The House of Impossible Beauties
by Joseph Cassara
In 1980’s New York, 16-year-old Angel escapes her boy body and finds a new family of trans outsiders. Inspired by the true stories of Angel Xtragveganza and her chosen family in the House of Xtravaganza, the original Latinx house in the Harlem ball scene, this novel is equal parts glitter and heartbreak, . “Deft dialog, affecting characters, unsettling social truth, and language both gritty and luscious.” (Library Journal)

by Akwaeke Emezi
Ada is a young Nigerian woman tormented by ogbanje--spirits that manifest as voices in her head--in this unusual fictional exploration of mental illness. As Ada travels to America for college and faces traumatic experiences, the voices only get louder and more controlling. “In her mind-blowing debut, Emezi weaves a traditional Igbo myth that turns the well-worn narrative of mental illness on its head, and in doing so she has ensured a place on the literary-fiction landscape as a writer to watch... Complex and dark, this novel will simultaneously challenge and reward lovers of literary fiction. A must-read.” (Booklist)

Song of a Captive Bird
by Jasmin Darznik
Bay Area author follows her best-selling memoir The Good Daughter (2011) with a fictional biography of feminist, poet and filmmaker Forugh Farrokhzad, a brilliant and daring woman who is often described as the Sylvia Plath of Iran. “Darznik’s knowledgeably invented characters and compellingly imagined scenarios, both of which are sensuous and harrowing, are deftly set within Iran’s violent, oil-fueled, mid-twentieth-century political and social upheavals, and stay true to the essence of Farrokhzad’s audacious, dramatic, and creative life and courageous commitment to writing revolutionary poems about being female in a tyrannically sexist society. Darznik even includes her own stunning translations of Farrokhzad’s incandescent poetry… enthralling and illuminating.” (Booklist)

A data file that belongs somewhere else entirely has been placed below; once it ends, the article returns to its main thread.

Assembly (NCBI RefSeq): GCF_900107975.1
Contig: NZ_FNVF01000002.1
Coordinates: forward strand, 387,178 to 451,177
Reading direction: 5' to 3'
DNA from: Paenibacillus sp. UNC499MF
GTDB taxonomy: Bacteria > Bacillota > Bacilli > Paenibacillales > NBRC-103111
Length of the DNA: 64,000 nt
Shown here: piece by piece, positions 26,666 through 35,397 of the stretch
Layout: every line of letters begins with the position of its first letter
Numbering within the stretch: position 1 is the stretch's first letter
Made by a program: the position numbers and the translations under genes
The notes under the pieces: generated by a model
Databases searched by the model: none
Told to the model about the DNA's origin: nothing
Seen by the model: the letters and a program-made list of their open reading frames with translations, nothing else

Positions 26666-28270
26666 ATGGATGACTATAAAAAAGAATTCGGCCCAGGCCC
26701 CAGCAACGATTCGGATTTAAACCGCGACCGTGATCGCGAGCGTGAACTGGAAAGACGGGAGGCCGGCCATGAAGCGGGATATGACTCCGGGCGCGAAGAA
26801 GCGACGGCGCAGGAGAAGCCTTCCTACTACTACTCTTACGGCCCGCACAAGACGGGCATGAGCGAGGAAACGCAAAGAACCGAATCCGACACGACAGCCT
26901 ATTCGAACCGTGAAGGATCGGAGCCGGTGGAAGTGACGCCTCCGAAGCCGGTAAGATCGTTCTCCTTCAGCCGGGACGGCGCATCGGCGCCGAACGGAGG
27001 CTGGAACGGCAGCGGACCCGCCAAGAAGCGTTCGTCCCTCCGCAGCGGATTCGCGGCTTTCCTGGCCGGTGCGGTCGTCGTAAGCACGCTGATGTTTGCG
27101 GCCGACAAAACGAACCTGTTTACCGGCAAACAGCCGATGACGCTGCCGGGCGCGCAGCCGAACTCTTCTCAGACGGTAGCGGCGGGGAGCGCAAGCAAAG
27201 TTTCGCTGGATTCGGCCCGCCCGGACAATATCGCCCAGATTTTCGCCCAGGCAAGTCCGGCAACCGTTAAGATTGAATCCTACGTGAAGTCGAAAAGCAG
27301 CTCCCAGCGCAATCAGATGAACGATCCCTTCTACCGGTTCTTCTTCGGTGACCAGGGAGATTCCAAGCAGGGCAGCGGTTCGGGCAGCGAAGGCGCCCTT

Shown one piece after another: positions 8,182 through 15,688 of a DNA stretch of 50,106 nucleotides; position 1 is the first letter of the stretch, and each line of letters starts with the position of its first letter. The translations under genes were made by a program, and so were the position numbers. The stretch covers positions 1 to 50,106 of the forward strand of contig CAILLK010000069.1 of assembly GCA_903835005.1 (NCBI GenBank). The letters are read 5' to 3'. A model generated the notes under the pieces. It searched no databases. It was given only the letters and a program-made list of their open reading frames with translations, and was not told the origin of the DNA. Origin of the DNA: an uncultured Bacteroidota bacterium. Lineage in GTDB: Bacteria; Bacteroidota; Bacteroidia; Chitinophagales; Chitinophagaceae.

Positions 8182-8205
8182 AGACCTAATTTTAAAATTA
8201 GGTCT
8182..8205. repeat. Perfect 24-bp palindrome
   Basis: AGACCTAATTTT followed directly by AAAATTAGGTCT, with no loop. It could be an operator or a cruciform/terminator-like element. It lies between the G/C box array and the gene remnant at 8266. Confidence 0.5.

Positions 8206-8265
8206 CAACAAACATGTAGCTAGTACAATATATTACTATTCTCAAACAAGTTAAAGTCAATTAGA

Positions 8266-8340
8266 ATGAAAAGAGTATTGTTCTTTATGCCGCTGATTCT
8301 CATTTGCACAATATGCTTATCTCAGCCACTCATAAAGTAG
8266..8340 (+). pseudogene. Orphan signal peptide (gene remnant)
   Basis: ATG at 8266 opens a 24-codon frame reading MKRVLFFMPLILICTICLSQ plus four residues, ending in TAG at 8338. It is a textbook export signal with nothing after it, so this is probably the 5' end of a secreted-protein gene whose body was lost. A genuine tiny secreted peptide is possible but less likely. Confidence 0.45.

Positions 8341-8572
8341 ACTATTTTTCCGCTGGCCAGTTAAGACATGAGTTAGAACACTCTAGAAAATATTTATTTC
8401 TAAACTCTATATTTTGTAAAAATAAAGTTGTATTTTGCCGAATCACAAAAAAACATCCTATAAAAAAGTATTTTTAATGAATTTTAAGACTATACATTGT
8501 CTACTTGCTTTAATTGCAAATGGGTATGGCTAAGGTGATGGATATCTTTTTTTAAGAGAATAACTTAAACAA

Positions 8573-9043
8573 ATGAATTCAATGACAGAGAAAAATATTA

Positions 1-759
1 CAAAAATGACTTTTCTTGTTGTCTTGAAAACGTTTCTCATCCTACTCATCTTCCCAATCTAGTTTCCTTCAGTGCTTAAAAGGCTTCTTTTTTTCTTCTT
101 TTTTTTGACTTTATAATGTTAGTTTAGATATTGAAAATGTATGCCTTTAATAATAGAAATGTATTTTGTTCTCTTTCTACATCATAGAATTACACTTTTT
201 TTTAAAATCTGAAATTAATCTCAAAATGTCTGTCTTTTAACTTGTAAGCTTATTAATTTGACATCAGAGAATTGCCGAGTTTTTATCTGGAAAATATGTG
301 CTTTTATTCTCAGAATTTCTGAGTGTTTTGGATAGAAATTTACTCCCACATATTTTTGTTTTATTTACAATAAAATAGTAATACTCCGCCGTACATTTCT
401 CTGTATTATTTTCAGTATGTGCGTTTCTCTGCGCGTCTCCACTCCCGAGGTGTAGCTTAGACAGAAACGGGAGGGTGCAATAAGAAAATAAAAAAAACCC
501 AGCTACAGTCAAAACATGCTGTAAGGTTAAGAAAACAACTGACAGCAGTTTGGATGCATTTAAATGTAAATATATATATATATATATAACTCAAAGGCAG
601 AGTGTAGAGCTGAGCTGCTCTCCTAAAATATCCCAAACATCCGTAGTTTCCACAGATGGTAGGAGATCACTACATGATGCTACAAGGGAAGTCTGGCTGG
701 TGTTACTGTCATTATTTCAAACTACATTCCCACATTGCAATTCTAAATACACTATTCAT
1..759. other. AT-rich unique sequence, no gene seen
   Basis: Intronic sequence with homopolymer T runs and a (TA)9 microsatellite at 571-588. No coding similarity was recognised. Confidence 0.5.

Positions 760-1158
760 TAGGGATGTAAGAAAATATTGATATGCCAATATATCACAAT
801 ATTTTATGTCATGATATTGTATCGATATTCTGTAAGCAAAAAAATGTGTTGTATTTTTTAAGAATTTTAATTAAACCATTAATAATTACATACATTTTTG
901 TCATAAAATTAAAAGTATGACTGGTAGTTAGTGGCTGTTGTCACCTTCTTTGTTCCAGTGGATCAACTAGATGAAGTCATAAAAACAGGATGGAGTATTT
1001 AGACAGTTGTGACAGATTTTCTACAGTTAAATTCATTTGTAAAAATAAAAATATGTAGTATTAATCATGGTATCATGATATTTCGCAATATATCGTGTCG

The Lost Girls of Camp Forevermore
by Kim Fu
It’s 1994 in the Pacific Northwest, where Camp Forevermore promises a character-building wilderness experience for young girls. An overnight canoe trip turns unexpectedly tragic for a group of five campers, becoming a life changing event that reverberates far into their adulthoods. “In addition to recounting the nightmarish debacle, Fu’s sharp book is a study of the five girls later in life…  Readers will delight in the complicated, brash, ugly, and sincere presentation of Fu’s characters.” (Booklist)

Some Hell
by Patrick Nathan
Fourteen-year-old Colin is deeply unhappy. While he’s trying to come to grips with his father’s suicide, the boy he loves betrays him, his family is falling apart, and a relationship with a supportive teacher veers into inappropriateness. Meanwhile, his mother is profoundly depressed and making terrible choices. “If all this sounds melodramatic, in Nathan’s skillful, beautifully written telling, it isn’t. He selects his incidents artfully and—in part by shifting the point of view between Colin and his mother—does a masterful job of creating believable, multidimensional characters about whom the reader cares desperately. And if their ending is heartbreaking, it is artistically inevitable. Nathan’s first novel is beautifully done and promises to linger in the reader’s memory.” (Kirkus)